COLONIZATION OF THE LAND
Invertebrate Fauna on Surtsey
The Early Colonists
The first insect was discovered on Surtsey
in May 1964. The discovery of other invertebrates of various species
followed. As was expected, these were mostly flying insects to begin
with, and they arrived on Surtsey via their own wings and favourable
winds. On the one hand, there were species that were carried with northerly
winds from Vestmannaeyjar (Westman Islands) or the Icelandic mainland.
On the other hand, there were accidental species that were borne to
Surtsey with winds from the European continent. Spiders were also discovered
soon after the birth of Surtsey, gliding easily through the air attached
to spinning threads.
insect species floated on the sea surface to Surtsey, either with or
without the aid of drifting material. Animals – both dead and
alive – have been found on the beach after being washed ashore.
There are examples of transportation on floating grass turfs with soil
and driftwood that have stranded upon the beach, carrying numerous small
animals. In addition, birds have carried small animals to the island.
During the first years in Surtsey’s
history, both the arrival of small animals and their efforts to colonize
the island were under close inspection. Supervision of the project was
in the hands of Carl H. Lindroth, professor of Entomology at Lund University
in Sweden. He carried out this research until 1972. Högni Böðvarsson,
professor in Stockholm, was on Lindroth’s research team and continued
the study of soil organisms until 1978. Erling Ólafsson carried
out research on other groups until 1981, when research was discontinued
temporarily. In 1995, Peter Gjelstrup from Aarhus, Denmark, and Hólmfríður
Sigurðardóttir conducted studies of soil animals (mites and
Collembola). In 2002, monitoring of the invertebrate colonization of
Surtsey was resumed by Erling Ólafsson and his team.
Development of the Invertebrate
During the first few years, a total of
170 different insect species were found on the island. This represents
approximately 13% of all species found in Iceland until that time. Unfortunately
only a few of these species had become established, which is not surprising,
as conditions on the island were very harsh and not favourable for colonization
for quite a while. When Surtsey was visited in 1981, it became obvious
that several species had become permanently established, and these formed
an interesting community. In this community there were animals that
were herbivores, others that were saprotrophs, and still others that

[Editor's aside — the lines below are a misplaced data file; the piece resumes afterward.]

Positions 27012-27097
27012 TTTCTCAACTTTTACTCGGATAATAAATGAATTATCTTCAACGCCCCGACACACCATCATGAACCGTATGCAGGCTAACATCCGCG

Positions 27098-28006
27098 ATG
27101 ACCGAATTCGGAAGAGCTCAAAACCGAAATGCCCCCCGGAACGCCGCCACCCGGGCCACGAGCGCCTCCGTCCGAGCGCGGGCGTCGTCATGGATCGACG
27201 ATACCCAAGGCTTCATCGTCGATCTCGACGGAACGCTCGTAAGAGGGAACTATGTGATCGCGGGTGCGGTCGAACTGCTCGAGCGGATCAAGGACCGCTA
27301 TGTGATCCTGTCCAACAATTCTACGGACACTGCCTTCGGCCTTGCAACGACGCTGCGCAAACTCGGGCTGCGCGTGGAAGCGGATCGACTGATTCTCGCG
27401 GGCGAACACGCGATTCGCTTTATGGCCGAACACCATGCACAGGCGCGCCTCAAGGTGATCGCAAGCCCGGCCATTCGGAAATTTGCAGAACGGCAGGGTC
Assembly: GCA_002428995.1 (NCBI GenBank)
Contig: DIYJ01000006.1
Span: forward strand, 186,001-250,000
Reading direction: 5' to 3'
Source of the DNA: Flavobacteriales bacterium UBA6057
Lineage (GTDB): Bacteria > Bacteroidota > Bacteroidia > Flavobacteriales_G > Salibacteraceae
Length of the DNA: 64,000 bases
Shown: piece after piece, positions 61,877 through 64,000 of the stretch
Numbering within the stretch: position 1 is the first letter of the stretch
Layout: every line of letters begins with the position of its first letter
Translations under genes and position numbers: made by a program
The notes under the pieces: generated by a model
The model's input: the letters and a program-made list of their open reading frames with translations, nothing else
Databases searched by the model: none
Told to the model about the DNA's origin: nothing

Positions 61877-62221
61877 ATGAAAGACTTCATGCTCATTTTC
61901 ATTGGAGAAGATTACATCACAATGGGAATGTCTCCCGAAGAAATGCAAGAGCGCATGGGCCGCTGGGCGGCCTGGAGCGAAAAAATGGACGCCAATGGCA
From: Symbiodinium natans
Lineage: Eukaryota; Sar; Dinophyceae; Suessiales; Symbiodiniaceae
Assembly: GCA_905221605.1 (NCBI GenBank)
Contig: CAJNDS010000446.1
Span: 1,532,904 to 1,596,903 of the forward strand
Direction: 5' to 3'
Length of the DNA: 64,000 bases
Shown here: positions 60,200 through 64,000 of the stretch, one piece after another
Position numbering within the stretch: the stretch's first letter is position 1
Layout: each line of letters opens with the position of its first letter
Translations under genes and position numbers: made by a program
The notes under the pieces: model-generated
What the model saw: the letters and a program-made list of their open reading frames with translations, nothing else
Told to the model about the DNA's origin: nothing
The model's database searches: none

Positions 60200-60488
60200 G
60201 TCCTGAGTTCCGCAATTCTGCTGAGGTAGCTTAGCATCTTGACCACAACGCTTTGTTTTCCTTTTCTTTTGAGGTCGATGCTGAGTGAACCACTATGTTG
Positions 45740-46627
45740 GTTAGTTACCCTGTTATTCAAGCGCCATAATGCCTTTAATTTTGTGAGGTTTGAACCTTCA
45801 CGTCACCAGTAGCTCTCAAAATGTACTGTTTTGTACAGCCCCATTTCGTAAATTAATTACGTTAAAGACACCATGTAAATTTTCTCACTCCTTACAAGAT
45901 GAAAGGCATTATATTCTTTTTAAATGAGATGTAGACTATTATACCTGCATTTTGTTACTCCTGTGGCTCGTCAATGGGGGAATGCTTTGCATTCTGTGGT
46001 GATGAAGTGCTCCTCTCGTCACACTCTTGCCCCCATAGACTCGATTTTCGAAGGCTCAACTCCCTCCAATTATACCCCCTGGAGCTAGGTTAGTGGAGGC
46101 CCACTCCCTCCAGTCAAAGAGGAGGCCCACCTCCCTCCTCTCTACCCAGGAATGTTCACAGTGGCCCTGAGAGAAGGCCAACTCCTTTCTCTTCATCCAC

were carnivores. By this time, gulls (great black-backed gull and herring
gull) had begun breeding, with a few scattered nests over the island.
This developing gull colony with increasing vegetation was the basis
for the invertebrate community. Following the establishment of a distinct
gull colony in 1985, the vegetation and soil fertility underwent a revolutionary
change. Consequently, the invertebrate fauna was affected.
In the summer of 1993, the first earthworms
were found on Surtsey in soil samples taken from the gull colony. The
worms in question were juvenile chestnut worms (Lumbricus castaneus).
Earthworms have not been found there since.
When soil animals were studied in 1995,
the vegetation had become very lush in the gull colony and the soil
fauna very diverse. Before that time, 16 different species of Collembola
had been found, but in 1995 eight species were found, six of which were
new to the island. It came as a surprise that only a few of the first
species had become established. On the other hand, the diversity of
mites had grown, with a total of 62 species in 1995.
In a study carried out in 2002, it became
clear that a landmark had been reached in the succession of the invertebrate
fauna. Animals were collected in pitfall traps within permanent vegetation
plots that had been established on the island. In addition, small flying
insects were caught in sweeping nets and collected. In this study a
total of 76 invertebrate species were found, half of them for the first
time on the island. Soil animals were plentiful, but they have not been
identified yet and are not included in this figure.
total of 300 different species of invertebrates have been found on Surtsey,
and approximately half of them have become permanently established.
Flying insects are the most conspicuous in the fauna, but among the
wingless species there are a few of interest. One is Ceutorrhyncus
insularis, a very small snout beetle that feeds on scurvy grass
and is an extremely rare species on a global scale. Two land snail species
have been found: the Western Glass-snail (Vitrina pellucida),
; and the slug Deroceras agreste. In addition, 10 species of
Linyphiidae have been found in Surtsey, six of them in 2002.
Invertebrates found on Surtsey till 2002:
||e.g., ants, bees, wasps
Erling Ólafsson - email@example.com)
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